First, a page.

UAE, US and UK promise to back Zardari

The UAE joined the United States and Britain in a coalition pledged to assist Pakistan's new democratic government.

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UNITED NATIONS // Pakistan's new president, Asif Ali Zardari, won an international show of support as the UAE joined the United States and Britain in a coalition pledged to assist the country's new democratic government. Sheikh Abdullah bin Zayed, the UAE's Minister of Foreign Affairs, joined statesmen at the inaugural Friends of Pakistan Group meeting on the sidelines of the UN General Assembly in New York.

The global coalition of the UAE, the United States, Britain, eight other countries, the European Union and the UN is designed to help Pakistan reverse economic decline and fight terrorism following Mr Zardari's election. "We fully back Pakistan. The UAE has been a very close ally, friend of Pakistan. But we want to further our relationship with Pakistan," Sheikh Abdullah told reporters in New York after Friday's meeting.

"We want to show our Pakistani friends and brothers our commitment towards them. So I really thank our friends from the US and the UK in joining us today with the president and helping Pakistan in its new future." Mr Zardari, widower of the assassinated former Pakistani prime minister Benazir Bhutto, was elected president earlier this month, replacing Pervez Musharraf. The group pledged to address Pakistan's energy shortfall, help build its democratic institutions and promote stability and development, particularly in the tribal border areas that have been a haven for militants, the US state department said in a statement.

The US secretary of state, Condoleezza Rice, said Washington would work with Islamabad, the International Monetary Fund, the Asian Development Bank and the World Bank to support Pakistan as it struggles with a surge in its current account deficit, a slide in the rupee and a sharp drop in foreign currency reserves. "We know that Pakistan has many challenges in security, in the economy and in bringing stability to this young democracy," Ms Rice said.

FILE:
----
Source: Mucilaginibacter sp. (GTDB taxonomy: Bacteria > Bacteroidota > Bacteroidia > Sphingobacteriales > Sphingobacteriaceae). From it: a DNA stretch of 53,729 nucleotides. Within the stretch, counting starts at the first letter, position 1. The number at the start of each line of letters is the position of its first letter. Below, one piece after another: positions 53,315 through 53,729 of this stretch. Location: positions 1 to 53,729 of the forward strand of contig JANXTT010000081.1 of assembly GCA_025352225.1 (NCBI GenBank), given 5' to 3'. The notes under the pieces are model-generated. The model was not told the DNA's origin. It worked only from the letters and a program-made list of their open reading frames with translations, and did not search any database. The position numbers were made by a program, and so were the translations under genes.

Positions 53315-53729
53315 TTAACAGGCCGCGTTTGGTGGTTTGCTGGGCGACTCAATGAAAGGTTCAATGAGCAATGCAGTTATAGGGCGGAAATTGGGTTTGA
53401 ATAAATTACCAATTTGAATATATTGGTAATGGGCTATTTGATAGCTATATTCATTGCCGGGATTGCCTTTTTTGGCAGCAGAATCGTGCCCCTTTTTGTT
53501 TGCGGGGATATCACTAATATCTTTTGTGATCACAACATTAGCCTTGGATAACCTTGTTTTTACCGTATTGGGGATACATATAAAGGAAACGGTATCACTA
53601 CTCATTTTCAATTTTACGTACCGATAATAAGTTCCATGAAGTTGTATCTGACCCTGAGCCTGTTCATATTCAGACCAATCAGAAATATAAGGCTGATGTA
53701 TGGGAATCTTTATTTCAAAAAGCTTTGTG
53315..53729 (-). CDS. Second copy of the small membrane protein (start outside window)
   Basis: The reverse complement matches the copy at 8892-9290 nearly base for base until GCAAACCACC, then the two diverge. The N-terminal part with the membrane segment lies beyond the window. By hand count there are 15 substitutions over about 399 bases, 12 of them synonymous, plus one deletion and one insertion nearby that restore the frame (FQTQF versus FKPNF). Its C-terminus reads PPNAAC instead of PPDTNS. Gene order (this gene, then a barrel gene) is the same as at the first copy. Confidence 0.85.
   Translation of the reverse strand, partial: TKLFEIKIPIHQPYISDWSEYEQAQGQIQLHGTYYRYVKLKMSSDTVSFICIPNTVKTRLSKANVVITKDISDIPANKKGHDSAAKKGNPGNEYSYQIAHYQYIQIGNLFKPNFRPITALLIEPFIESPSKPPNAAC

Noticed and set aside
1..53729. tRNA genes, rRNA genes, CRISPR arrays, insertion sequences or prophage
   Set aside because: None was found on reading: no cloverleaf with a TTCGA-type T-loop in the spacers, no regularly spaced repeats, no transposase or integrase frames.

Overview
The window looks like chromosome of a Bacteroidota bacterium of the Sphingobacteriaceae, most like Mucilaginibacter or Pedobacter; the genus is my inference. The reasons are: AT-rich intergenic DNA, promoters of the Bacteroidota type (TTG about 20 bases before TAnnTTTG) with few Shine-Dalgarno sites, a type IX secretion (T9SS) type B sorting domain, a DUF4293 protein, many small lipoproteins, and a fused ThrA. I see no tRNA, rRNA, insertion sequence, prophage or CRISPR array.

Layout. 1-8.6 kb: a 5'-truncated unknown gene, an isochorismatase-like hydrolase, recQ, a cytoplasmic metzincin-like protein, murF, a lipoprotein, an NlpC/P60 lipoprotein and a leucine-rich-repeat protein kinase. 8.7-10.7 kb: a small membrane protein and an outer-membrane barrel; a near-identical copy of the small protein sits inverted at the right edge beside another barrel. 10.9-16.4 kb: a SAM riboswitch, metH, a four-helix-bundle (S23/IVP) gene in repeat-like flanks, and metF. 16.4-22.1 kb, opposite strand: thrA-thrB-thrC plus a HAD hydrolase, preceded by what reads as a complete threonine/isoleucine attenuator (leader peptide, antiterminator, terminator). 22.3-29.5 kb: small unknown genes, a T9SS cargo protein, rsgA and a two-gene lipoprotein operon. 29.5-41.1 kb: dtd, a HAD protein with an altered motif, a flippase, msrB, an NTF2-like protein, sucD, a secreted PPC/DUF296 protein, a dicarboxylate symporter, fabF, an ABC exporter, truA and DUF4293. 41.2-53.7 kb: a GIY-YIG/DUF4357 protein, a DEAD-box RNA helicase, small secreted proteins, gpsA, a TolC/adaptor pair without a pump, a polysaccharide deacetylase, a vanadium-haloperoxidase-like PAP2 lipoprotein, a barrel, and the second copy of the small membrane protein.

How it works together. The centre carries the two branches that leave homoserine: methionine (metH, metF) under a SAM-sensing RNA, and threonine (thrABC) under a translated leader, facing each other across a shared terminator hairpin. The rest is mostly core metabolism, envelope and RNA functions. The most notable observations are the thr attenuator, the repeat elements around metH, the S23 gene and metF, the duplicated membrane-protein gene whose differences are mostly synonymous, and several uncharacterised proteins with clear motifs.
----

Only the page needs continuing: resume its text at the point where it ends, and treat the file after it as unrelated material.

"The international community will be by their side as they make difficult decisions and move toward a more stable and prosperous Pakistan." A new complication in cross-border tensions emerged on Thursday when US and Pakistani ground forces exchanged fire across the Afghanistan-Pakistan border. US and Pakistani officials clashed over whether American helicopters had entered Pakistan. That incident followed a US campaign of attacks on militant targets inside Pakistan, including a commando raid on a village compound in South Waziristan on Sept 3.

Ms Rice played down the dispute, saying Washington would help meet Mr Zardari's appeals for international support for Pakistan's strategy to deliver economic development and alleviate food and energy shortfalls. "We discussed all the weaknesses" as well as the South Asian nation's strengths, Mr Zardari said. "We are going to do something for our country, and we are all together." The group, expressed "outrage" at acts of terrorism against Pakistan, such the Sept 20 attack that destroyed the Islamabad Marriott hotel, killing 53 people and injuring more than 260.

"I think this Friends of Pakistan meeting today has been a very strong signal of political support and a means of practical support for the democratically elected government of Pakistan," said David Miliband, the British foreign secretary. Mr Zardari said the group, which also includes Australia, Canada, China, France, Germany, Italy, Japan, and Turkey, had agreed to meet in Abu Dhabi next month. "It just proves that all the world cares," said Mr Zardari.

"The people of Pakistan can rest assured the democracy does work, and it is working. It is the success and the victory of a democratic Pakistan."